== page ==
Designers sometimes get caught up in the minutia. Sure, details matter when it comes to design. But when you’re trying to explain something or give advice to a newbie, the details can be a little too much. In fact, the details can sometimes send people trying to build their very first websites running for the hills.
Choosing a website template is one of the most important decisions you’ll make for your site. Whether you’re building a personal blog or an ecommerce store, the template dictates the foundation of how your site looks and functions. So yeah, pretty important.
We’re not going to get into a platform war here. No WordPress v. Drupal v Joomla v Static. No code versus WYSIWYG debates. Instead, here are just a few tried and true questions that you should ask yourself before you decide on a site template. What separates the good from the bad (and the good from the great).
Keep this checklist handy when evaluating any potential website templates:
Does it have appropriate features?
Does the site template do what you want or need it to do? It wouldn’t make sense to choose an ecommerce template if you don’t plan on creating an online store. Or choosing a template that features a large video at the top and you have no plans of including such a video.
The features should fit your site’s purpose. So if you’re in real estate, it might be a good idea to choose a real estate-specific template because it’s more likely to support MLS listings, for instance.
Is it right for your industry?
While certain businesses can get away with more of a generic corporate template, others require a specific look. A café might warrant a template with coffee-related details while a doctor’s office might have a clinical vibe.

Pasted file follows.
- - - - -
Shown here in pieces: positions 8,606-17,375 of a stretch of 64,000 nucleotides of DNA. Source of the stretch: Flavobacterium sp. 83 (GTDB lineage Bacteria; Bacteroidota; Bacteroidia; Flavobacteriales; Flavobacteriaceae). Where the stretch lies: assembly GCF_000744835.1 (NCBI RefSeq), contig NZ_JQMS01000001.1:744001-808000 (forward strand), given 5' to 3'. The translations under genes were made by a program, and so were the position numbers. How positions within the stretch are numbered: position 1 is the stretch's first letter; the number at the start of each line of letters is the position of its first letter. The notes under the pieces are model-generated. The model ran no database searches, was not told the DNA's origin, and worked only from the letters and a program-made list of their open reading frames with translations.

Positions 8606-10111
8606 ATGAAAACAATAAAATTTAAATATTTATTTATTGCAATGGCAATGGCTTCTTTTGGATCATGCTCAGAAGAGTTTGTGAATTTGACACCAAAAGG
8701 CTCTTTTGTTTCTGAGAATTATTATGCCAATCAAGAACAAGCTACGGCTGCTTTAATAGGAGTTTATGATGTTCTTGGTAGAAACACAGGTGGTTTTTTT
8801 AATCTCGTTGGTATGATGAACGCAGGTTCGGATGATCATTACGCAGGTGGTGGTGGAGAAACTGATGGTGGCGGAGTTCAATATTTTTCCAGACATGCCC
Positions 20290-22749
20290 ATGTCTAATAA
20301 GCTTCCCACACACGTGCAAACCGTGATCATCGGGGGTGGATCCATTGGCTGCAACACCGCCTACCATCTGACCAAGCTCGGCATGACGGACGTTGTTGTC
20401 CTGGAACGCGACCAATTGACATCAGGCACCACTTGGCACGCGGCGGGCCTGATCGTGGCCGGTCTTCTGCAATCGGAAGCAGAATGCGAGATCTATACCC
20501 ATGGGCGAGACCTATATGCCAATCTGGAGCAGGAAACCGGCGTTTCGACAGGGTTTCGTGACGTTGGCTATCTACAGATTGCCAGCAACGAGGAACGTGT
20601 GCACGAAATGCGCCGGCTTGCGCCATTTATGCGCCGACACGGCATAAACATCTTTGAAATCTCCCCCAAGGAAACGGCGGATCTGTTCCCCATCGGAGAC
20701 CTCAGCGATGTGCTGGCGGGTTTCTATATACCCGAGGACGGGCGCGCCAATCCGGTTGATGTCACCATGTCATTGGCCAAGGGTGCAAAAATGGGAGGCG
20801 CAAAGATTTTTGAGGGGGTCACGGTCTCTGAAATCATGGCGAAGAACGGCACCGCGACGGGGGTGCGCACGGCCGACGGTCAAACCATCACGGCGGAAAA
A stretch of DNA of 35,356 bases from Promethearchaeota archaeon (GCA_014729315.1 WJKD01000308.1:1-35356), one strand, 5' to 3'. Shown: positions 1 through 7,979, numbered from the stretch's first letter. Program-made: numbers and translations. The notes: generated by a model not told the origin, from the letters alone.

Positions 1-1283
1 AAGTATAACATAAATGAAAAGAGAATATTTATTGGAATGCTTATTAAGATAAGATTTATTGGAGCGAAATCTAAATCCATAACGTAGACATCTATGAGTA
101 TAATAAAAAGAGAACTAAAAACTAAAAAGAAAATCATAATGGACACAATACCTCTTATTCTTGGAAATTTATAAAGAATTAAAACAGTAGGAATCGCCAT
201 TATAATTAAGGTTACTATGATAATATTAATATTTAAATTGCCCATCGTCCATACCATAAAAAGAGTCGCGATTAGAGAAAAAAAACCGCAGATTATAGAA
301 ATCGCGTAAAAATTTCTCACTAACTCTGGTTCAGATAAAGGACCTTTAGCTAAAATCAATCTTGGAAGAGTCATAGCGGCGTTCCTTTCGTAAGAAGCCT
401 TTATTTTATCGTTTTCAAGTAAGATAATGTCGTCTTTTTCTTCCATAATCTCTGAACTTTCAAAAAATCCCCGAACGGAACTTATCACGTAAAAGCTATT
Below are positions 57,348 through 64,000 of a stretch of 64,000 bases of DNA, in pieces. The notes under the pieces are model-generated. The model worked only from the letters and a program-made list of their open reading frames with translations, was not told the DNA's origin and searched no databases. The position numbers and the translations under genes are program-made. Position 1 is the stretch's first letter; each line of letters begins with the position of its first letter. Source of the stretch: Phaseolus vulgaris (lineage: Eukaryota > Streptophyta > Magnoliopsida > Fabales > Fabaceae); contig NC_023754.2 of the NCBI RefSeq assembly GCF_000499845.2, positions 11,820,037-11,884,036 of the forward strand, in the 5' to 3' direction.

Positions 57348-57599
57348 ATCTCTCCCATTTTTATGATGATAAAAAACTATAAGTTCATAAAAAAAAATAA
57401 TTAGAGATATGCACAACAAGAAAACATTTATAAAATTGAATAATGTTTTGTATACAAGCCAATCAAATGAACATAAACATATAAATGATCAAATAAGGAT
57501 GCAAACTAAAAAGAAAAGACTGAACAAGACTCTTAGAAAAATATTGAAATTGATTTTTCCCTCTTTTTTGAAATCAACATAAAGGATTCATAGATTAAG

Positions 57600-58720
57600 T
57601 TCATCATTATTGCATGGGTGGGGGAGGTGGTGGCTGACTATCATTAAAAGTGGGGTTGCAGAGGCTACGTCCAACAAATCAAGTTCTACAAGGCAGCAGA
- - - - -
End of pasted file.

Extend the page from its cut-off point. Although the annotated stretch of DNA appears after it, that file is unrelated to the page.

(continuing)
Is the source reliable?
Anyone with some design chops can make a site template. That doesn’t mean it’ll be any good, however. Don’t just download a template from any old source. Instead, make sure it comes from a reputable place like Envato Market.
To skip this step is to put your site at risk for looking or performing poorly at best and for security breaches at worst.
Can the template support your content?
If you want to write daily posts about a topic, a template that includes a blog is a smart choice. If you think your site will have more static content, then a simple template with just a few page layouts ought to suffice.
Does it offer the level of customization you want?
There are so many templates out there on so many platforms you’re bound to find one that offers the level of customization you need.
Is the color scheme appropriate?
I’m talking about identity and brand here. If the template you choose doesn’t allow you to change its colors then you’ll need to ensure they fit with your company or personal brand.
Basically, don’t pick a blue-green template if your logo and marketing materials lack these colors.
Your needs from site to site may vary, but this list should help you identify the best template for your next project.
If you’re looking to learn what the key features you should be looking for when choosing a WordPress theme, rather than a web template, perhaps this article will help you:
Things to Consider When Choosing the Right WordPress Theme.
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